So… how long does it take before the market realises that production and supplies is drying up? Well, it might take just 1 quarter. With Oil at $50 and potentially heading lower, it’s not only the Shale players that are getting zapped – it’s virtually the entire industry.

Next week Premier Oil, Tullow and Cairn to name a few are set to issue trading statements and ops updates. On Monday, many leading Oil companies and small caps are presenting at Macquarie’s Annual Oil conference. These are the first key events to happen since OPEC pulled the plug on the Oil price. The next few days will be very interesting reading for Oil&Gas followers. And there will be more updates the week after and the week after that. Whilst many companies have hedged future oil sales at much higher prices, the concern is not so much on cash flows incoming but cash flows outgoing. The market is braced for a huge reduction in capex. It’s not hard to see where this is headed. With future exploration and production plans being shelved – the market will soon start to panic on where the next oil supplies are coming from. And that’s when the Oil price will begin to snap back into higher ranges. But for many companies… by pushing projects back or even binning them, it could set the overall business back by years. Once a project has been shelved it can be quite tricky to get it back up and running especially if funding / banks are more risk adverse to the sector due to volatility/uncertainty. This is where alternative plans come into play. These can involve asset sales, JV’s or mergers or even predator like acquisitions. Consolidation kicks in as the bigger fish with large cash balances mop up the struggling debt laden minnows and mid tier players.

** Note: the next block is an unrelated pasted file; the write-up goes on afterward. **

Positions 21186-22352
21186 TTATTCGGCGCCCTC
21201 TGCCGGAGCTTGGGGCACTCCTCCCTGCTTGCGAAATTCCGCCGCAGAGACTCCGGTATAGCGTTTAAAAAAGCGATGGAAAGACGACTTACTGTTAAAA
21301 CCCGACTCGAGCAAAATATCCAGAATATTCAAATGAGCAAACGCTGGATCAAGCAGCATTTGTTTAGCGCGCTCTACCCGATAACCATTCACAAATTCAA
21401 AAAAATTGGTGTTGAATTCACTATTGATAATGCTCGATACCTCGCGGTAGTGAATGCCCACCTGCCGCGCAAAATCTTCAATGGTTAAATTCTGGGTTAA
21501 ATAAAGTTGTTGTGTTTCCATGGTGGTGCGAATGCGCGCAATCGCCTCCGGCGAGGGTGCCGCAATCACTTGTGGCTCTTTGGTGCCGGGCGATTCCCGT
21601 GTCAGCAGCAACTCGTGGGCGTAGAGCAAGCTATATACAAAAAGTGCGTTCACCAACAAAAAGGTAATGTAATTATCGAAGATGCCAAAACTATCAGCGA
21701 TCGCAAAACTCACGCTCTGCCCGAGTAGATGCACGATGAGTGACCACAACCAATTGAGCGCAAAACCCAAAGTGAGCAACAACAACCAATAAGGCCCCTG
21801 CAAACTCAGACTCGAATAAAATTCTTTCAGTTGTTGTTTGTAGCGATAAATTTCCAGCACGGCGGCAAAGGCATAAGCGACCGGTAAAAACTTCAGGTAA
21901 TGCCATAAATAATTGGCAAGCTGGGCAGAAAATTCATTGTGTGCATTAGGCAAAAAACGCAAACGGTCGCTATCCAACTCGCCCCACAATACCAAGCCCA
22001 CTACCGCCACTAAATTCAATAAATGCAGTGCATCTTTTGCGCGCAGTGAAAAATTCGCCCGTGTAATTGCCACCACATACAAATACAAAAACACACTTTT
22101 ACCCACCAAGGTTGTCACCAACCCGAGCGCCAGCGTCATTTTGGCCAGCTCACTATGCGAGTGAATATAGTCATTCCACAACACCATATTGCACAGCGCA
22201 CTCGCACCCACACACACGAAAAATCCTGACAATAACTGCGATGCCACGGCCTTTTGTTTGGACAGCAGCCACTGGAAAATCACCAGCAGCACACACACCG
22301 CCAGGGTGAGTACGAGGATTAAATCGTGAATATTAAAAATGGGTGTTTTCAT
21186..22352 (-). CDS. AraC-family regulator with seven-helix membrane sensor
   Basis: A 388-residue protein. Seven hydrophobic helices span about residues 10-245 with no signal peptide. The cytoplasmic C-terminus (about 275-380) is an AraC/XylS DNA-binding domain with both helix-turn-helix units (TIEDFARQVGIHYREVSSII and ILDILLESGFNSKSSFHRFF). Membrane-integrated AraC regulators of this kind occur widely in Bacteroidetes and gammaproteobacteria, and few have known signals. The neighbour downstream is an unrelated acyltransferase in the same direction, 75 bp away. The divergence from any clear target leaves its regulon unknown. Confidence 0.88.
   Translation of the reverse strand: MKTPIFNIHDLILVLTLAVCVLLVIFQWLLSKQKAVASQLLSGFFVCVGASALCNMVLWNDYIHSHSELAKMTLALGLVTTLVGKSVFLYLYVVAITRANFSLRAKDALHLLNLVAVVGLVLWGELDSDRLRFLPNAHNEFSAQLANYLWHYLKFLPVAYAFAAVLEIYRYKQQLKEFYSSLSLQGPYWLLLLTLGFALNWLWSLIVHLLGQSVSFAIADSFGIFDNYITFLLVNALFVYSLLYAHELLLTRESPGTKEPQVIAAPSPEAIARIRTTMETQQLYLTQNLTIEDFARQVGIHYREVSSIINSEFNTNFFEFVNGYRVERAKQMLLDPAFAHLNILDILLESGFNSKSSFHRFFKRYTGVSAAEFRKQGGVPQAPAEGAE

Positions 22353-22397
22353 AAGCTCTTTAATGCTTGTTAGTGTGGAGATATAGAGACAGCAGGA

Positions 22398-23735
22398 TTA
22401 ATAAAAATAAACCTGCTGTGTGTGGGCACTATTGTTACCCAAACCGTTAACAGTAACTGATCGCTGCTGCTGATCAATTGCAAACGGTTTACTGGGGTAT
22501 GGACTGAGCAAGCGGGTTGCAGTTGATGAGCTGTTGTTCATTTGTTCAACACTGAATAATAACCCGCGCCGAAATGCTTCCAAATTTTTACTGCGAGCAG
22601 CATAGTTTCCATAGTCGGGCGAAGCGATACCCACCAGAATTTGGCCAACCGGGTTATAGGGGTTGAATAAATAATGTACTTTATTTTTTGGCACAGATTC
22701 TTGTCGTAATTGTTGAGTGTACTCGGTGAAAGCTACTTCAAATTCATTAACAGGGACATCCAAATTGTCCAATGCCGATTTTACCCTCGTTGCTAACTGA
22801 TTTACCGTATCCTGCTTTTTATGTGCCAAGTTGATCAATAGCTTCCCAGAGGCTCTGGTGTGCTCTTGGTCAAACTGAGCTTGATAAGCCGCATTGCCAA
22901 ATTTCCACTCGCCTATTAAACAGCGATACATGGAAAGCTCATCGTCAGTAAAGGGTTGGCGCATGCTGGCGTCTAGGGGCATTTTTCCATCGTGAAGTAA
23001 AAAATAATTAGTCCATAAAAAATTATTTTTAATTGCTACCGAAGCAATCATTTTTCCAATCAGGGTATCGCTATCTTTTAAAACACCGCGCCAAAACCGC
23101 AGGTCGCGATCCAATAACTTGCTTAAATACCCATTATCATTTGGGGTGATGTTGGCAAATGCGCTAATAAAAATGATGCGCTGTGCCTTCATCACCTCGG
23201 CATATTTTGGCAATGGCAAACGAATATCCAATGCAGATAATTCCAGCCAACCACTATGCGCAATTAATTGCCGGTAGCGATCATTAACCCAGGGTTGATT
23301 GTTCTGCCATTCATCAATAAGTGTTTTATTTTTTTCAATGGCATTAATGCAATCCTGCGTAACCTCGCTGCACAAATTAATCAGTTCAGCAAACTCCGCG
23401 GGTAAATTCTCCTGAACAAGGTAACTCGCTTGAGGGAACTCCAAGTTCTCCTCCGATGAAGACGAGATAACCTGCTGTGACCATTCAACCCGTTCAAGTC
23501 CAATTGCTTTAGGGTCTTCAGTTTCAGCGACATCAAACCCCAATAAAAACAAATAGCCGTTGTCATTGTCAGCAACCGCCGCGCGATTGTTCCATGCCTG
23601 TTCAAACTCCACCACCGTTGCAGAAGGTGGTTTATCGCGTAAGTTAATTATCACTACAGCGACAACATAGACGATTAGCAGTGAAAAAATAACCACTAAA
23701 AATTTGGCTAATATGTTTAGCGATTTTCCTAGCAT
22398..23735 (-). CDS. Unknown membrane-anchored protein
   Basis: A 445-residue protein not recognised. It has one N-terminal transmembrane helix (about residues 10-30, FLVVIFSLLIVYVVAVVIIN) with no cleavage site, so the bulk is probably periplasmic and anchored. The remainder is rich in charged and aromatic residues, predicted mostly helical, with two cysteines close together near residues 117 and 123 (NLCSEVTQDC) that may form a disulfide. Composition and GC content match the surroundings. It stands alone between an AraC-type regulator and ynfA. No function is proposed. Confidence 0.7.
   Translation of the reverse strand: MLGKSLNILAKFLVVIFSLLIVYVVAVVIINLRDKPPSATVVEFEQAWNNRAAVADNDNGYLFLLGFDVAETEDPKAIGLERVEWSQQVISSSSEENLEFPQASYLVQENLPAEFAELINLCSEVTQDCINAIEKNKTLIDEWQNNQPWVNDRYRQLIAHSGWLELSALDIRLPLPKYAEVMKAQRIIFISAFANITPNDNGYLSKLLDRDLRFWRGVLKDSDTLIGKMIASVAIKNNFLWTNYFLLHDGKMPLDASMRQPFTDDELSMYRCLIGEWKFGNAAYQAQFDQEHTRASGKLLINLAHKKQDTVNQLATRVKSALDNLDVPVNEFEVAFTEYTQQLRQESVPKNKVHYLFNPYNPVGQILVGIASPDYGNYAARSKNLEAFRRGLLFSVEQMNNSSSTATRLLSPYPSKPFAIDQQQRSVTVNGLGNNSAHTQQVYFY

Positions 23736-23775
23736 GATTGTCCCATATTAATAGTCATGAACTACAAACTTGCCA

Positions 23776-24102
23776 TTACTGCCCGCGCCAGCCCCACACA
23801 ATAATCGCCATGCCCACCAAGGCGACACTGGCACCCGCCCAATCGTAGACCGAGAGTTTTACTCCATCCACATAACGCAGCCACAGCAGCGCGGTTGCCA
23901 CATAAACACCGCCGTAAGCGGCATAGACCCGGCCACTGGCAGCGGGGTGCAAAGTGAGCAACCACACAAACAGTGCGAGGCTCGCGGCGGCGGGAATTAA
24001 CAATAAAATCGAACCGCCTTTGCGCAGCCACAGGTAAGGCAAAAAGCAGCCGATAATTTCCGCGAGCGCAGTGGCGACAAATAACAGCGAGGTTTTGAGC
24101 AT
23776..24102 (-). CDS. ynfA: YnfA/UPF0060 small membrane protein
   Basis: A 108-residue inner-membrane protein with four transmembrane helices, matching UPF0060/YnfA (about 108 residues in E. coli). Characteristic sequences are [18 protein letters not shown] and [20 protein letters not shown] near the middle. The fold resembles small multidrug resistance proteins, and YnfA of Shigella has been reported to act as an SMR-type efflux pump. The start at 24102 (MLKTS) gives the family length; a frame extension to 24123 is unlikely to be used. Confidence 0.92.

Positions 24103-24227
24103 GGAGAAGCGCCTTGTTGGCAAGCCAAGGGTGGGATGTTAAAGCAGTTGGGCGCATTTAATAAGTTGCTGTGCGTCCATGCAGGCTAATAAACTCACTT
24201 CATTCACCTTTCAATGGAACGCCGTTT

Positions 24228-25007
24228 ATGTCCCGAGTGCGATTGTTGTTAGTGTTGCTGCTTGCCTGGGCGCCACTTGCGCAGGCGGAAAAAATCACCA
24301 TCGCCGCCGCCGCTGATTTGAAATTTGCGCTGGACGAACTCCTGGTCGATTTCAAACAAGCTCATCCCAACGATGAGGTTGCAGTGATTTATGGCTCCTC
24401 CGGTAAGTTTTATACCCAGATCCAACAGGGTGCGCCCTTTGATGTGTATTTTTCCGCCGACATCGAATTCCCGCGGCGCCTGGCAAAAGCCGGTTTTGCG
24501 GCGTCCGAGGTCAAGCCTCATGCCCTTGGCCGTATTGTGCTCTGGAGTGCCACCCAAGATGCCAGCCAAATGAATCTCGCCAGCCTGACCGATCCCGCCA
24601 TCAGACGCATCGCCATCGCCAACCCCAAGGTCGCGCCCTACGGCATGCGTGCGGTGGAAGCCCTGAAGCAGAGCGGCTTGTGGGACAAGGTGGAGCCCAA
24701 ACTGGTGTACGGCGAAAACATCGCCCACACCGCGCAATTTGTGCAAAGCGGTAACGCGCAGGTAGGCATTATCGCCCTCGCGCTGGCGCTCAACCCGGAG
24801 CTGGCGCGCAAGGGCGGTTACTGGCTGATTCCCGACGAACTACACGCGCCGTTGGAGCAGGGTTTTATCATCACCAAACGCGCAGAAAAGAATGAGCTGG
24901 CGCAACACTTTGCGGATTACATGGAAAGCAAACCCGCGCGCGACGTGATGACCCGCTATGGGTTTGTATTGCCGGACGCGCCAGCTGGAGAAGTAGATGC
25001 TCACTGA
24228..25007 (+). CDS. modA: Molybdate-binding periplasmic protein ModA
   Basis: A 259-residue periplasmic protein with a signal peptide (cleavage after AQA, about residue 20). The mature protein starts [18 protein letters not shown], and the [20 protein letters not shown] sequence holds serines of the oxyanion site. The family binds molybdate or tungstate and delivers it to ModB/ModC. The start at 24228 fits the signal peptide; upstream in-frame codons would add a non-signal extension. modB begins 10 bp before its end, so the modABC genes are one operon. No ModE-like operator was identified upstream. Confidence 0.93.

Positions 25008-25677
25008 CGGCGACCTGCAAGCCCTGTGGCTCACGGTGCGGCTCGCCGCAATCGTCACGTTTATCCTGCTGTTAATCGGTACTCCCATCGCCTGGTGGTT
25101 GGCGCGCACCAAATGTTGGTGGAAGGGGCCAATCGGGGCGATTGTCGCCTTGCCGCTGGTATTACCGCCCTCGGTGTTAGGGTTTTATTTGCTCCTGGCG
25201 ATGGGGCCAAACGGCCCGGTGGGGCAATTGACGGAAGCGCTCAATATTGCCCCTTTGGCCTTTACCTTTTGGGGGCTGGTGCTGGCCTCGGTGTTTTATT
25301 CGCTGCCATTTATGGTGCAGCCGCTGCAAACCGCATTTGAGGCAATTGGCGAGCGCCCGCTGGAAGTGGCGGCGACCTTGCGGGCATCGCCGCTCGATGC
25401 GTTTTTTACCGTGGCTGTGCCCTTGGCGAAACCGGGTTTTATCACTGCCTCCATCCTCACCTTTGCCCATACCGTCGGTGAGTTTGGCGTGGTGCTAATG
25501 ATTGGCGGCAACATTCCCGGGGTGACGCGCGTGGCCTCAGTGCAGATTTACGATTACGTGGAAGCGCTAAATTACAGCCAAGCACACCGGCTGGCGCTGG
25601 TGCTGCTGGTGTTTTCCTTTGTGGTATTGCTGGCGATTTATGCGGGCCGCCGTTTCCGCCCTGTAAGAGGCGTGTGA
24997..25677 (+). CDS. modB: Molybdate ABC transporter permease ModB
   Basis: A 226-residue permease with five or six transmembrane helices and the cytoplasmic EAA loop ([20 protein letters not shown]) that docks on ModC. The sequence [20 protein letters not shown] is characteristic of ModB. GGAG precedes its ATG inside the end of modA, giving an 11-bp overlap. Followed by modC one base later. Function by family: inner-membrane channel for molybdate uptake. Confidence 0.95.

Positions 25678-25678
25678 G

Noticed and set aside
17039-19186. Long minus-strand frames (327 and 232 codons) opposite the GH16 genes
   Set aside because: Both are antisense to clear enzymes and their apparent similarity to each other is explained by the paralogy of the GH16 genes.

For some companies – it’s going to be a matter of praying for a short term oil dip and a swift bounce back to higher prices.

Anything longer term and that’s a big concern. Hence – the faster and sharper the Oil price fall potentially the better it is.  A slow death is far more painful than a short sharp jab or two.